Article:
Fashion in it’s many forms, often revolves around dialogue, or is stirred by it. Every single piece that we occasionally put onto our bare body articulates who we are as individuals, and how we’d like to be perceived. These particular pieces serve a purpose, emotion, or form an aesthetic.
As cliché as this may sound, shopping is a form of dialogue. You, a customer, often create dialect with the article of clothing, or accessory that you’re about to obtain. When referring to that, the Emirati brand “Tharb” which’s based in Abu Dhabi, comes to mind.
Focused on creating products that evoke the sense of elegance, and practicality, founder and creative director Eisa Al Subousi aims to prove that his generation is able to design and execute products that can compete on a global scale. I was fortunate enough to have had the opportunity to interview Al Subousi, and furthermore discuss matters about Tharb, and himself.
Q1. Why the name “Tharb”?
Tharb, in local Emirati dialect, refers to a person whose well spoken, and who generally has noble characteristics. After much research for the name, I decided to look for inspiration by reading the poems of the late Sheikh Zayed bin Sultan. That’s when I came across the verse mentioning the word “tharb” and the rest was history.
Q2. Do the products have a literal representation, derived from the meaning of the word?
I believe that there is an overarching representation of the name in our products. The products are designed to be minimal yet practical and we try to stay away from over designing just for the sake of aesthetics alone. So in a way, the products are very “well behaved” design wise, which relates back to the name.
Q3. From genuine leather, suede, to marble, what further materials do you think Tharb could work with in the near future?
I work with the belief that we should showcase the beauty of these natural materials with minimal interruptions. Therefore, I naturally gravitate towards materials such as leather and marble. For the future, I’m looking forward to using sustainable woods and mother of pearl.
Q4. Your products follow a minimal approach, which evoke the sense of practicality, yet still hold a luxe aspect. How has the general feedback been towards that?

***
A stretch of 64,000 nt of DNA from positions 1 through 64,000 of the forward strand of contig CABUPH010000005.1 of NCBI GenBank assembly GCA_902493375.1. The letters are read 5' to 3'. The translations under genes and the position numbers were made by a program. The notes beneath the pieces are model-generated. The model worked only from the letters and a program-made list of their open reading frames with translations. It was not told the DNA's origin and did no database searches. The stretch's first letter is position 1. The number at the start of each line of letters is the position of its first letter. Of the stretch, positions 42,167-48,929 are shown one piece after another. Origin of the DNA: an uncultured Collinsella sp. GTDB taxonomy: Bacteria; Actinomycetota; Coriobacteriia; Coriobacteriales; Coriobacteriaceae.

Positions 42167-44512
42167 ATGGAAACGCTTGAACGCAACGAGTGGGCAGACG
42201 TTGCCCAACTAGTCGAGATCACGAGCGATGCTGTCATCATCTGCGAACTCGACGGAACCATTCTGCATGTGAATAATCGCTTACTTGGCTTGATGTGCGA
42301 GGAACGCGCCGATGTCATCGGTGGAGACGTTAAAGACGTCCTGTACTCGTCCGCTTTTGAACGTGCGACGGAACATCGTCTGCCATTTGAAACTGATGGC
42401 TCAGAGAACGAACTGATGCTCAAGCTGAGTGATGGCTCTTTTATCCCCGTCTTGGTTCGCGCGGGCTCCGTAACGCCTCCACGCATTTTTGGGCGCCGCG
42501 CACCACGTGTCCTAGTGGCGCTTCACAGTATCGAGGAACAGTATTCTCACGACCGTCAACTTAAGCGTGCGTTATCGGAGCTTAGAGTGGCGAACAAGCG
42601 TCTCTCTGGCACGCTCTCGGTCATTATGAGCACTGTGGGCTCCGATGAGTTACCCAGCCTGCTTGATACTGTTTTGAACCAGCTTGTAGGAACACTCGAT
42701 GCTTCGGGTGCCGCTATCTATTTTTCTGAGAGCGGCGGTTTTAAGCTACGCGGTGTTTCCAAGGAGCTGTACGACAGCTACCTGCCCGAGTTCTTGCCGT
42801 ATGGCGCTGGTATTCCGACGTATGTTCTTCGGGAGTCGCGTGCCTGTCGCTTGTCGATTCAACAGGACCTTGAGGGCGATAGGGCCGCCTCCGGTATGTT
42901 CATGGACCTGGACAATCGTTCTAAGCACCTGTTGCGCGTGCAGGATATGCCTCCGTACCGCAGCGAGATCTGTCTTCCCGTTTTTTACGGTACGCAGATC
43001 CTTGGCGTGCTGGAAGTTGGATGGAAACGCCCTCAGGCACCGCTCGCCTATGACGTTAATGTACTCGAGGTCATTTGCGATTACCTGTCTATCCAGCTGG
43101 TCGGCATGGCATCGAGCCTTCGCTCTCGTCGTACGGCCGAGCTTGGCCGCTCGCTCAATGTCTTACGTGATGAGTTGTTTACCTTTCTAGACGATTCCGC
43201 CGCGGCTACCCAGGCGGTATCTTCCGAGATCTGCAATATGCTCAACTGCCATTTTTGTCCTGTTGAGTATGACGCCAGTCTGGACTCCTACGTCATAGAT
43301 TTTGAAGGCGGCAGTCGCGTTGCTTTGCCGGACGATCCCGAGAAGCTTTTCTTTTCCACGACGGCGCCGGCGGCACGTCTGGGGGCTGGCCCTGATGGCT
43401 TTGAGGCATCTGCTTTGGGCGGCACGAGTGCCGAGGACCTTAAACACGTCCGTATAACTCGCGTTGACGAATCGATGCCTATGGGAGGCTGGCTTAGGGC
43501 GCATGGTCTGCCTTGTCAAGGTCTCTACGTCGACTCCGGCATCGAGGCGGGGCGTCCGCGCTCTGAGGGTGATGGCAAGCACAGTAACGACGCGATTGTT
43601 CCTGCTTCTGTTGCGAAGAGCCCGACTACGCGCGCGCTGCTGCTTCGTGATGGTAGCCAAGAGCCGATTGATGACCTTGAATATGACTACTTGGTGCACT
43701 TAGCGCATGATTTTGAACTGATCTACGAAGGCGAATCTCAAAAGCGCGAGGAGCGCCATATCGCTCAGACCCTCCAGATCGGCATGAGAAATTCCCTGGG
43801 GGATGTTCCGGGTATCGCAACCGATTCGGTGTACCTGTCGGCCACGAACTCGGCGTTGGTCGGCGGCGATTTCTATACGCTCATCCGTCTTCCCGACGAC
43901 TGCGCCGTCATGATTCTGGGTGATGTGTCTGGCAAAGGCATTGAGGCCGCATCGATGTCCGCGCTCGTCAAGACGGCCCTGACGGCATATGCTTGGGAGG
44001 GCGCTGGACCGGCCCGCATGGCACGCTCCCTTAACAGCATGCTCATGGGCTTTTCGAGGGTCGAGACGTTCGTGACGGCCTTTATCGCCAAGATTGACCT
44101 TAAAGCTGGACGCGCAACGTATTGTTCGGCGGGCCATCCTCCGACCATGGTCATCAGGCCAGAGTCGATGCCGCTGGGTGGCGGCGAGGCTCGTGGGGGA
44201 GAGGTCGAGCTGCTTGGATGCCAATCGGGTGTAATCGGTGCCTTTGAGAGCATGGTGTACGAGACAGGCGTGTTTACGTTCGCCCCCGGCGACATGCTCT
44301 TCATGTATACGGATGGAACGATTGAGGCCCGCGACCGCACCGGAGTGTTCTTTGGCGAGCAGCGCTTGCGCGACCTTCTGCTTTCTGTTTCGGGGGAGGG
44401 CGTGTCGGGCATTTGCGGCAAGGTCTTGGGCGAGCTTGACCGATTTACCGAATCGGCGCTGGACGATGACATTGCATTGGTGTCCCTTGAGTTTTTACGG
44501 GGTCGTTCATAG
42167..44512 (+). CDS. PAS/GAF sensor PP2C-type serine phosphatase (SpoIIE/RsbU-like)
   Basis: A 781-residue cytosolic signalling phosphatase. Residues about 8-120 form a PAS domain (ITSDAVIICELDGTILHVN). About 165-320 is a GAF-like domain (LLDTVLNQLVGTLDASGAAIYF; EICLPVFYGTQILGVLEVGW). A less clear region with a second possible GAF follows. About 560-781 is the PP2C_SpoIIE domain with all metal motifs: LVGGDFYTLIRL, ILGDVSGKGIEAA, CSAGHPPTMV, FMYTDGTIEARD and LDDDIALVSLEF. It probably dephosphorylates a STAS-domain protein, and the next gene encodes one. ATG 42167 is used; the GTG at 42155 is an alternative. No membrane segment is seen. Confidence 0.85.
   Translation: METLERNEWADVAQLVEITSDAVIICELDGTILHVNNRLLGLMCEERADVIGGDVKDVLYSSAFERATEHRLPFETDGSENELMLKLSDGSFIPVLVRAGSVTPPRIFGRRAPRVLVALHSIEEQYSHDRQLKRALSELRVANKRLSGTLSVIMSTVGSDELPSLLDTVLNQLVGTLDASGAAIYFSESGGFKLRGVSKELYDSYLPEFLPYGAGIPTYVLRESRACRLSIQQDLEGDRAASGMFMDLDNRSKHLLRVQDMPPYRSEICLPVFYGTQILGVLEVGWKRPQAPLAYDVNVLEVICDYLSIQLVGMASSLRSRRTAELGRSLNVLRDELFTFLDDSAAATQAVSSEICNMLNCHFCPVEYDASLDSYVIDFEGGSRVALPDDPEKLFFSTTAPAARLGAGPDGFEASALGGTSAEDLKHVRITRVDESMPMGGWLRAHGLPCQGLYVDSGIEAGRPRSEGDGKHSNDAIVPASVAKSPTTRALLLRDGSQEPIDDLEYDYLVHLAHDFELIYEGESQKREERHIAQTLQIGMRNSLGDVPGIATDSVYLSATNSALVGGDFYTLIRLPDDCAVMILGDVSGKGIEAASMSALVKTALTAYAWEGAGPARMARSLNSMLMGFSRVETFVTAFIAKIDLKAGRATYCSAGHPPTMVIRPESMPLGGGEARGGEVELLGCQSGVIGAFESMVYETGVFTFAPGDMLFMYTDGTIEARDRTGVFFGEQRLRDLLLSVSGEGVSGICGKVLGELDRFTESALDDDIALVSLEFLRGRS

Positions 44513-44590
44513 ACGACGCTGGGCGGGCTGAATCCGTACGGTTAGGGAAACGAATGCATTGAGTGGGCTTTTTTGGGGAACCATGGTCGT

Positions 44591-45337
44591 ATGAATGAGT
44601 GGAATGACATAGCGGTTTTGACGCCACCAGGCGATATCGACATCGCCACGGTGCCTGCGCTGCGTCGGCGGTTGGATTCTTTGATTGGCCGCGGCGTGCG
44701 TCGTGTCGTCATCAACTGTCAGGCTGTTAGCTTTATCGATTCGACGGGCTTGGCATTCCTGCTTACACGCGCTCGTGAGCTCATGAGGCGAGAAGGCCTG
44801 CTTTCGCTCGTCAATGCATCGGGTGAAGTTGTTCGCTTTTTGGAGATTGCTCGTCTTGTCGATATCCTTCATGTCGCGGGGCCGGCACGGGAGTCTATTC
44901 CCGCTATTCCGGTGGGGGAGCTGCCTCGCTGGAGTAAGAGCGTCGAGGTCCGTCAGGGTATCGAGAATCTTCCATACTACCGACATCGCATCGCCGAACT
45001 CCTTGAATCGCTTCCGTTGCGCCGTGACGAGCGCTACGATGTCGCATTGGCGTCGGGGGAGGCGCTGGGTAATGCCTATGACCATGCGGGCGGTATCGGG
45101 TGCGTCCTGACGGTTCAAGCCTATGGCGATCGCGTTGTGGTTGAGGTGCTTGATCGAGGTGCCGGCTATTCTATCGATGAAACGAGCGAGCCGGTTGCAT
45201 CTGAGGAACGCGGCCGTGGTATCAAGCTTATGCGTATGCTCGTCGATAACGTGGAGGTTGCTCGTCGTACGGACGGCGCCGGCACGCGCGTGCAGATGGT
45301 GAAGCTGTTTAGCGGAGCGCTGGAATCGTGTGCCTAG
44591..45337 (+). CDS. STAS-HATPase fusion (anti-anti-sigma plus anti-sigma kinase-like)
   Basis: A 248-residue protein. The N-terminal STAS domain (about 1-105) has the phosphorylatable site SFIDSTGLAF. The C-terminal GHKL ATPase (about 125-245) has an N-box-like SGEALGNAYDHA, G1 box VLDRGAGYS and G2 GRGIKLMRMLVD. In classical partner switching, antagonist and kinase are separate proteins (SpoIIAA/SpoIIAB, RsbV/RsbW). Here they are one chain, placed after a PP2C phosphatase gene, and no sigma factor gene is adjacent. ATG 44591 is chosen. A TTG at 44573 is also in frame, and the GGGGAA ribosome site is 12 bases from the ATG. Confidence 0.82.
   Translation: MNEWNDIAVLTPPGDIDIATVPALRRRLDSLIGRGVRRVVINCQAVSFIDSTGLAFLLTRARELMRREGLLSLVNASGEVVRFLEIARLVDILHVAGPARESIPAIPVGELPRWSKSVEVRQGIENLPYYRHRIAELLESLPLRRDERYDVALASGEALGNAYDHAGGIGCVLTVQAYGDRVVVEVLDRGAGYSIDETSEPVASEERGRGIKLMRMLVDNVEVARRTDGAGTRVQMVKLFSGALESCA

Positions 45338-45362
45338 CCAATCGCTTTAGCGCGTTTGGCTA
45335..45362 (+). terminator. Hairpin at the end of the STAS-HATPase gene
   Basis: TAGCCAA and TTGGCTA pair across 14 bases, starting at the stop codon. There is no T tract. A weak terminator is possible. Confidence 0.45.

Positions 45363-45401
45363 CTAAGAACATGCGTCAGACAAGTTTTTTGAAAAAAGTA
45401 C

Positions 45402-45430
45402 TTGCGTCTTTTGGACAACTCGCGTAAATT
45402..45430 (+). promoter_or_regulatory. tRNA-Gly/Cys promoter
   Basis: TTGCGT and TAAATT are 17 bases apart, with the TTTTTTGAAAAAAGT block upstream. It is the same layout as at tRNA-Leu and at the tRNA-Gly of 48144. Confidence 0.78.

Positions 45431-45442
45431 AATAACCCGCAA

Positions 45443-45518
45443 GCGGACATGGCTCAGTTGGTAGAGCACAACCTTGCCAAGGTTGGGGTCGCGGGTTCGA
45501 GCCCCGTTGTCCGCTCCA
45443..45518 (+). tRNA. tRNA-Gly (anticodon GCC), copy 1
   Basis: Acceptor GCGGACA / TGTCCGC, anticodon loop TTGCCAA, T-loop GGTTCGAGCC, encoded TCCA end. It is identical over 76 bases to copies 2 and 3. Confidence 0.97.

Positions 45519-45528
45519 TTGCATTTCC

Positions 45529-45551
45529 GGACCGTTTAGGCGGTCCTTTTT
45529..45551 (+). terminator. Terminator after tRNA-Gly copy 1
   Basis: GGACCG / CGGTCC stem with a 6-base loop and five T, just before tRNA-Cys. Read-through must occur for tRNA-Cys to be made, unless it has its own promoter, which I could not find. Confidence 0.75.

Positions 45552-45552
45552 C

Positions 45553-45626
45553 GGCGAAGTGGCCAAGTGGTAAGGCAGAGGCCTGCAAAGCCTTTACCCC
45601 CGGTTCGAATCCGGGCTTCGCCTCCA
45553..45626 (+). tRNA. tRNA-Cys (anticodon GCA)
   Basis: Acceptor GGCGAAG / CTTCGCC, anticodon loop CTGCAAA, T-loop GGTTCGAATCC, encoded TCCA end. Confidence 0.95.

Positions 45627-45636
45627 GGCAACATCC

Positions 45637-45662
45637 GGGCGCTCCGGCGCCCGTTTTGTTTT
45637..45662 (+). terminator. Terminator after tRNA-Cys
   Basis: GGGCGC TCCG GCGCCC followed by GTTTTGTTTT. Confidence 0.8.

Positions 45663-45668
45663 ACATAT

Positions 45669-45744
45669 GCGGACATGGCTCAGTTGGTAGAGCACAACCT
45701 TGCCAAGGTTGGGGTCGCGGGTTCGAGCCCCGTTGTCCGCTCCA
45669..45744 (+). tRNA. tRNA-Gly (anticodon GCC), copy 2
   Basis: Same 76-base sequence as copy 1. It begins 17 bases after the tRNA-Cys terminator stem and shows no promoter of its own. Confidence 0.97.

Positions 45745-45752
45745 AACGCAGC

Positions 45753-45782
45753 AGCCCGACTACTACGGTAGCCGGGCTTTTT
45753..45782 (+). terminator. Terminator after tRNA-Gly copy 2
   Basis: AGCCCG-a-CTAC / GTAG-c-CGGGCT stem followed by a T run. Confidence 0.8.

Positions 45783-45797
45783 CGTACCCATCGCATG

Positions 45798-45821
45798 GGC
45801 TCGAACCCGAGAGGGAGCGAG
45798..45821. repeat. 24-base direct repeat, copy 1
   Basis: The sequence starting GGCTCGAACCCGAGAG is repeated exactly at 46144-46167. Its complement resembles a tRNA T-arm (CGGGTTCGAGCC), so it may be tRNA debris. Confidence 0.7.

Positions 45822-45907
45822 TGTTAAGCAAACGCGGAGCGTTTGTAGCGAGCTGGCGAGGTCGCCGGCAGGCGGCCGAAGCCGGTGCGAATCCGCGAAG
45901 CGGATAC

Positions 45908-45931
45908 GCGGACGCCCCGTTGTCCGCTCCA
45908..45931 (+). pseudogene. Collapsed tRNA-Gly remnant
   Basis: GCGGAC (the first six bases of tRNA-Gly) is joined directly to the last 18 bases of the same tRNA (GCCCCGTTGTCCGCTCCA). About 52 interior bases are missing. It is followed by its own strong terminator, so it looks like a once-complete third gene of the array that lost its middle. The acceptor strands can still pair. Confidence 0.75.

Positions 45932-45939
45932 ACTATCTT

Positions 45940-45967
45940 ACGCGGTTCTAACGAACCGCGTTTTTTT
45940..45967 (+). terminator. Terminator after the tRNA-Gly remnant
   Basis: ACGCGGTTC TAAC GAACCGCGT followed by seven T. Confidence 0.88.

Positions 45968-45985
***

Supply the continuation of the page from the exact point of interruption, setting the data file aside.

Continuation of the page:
To be honest, I was concerned in the beginning about the reception of the public towards our modern, and minimal approach, considering that the regional market tends to favor brands that have a more classical design sense. What I found was a really good reception to our style, especially from the younger generation who are more exposed to fashion from places such as Scandinavia and Japan, rather than the typical Italian and French aesthetic.
Q5. From studying mass communications, to later on pursuing your interest in product design, and launching a brand, how did you get from point A to B?
It was definitely a big leap, at least on paper. But throughout my life, I’ve always had an interest in art and design. I was always drawing landscapes and portraits. On the other hand, I also had an interest and appreciation in acquiring leather goods for my personal use. After realizing that I’ve found a new passion for leather goods that came with an intensive amount of practice, I decided to drop my government job in the communications field and start Tharb.
Q6. What can we expect from Tharb in the future?
The goal right now is to cover more of the main product categories under leather goods. We’re working on introducing smaller bags for men and women, such as satchels and clutches. Another product that I’m looking forward to producing is a weekender bag that is large enough for a person’s needs yet with some new functionalities that will elevate it from what is typically found in the market.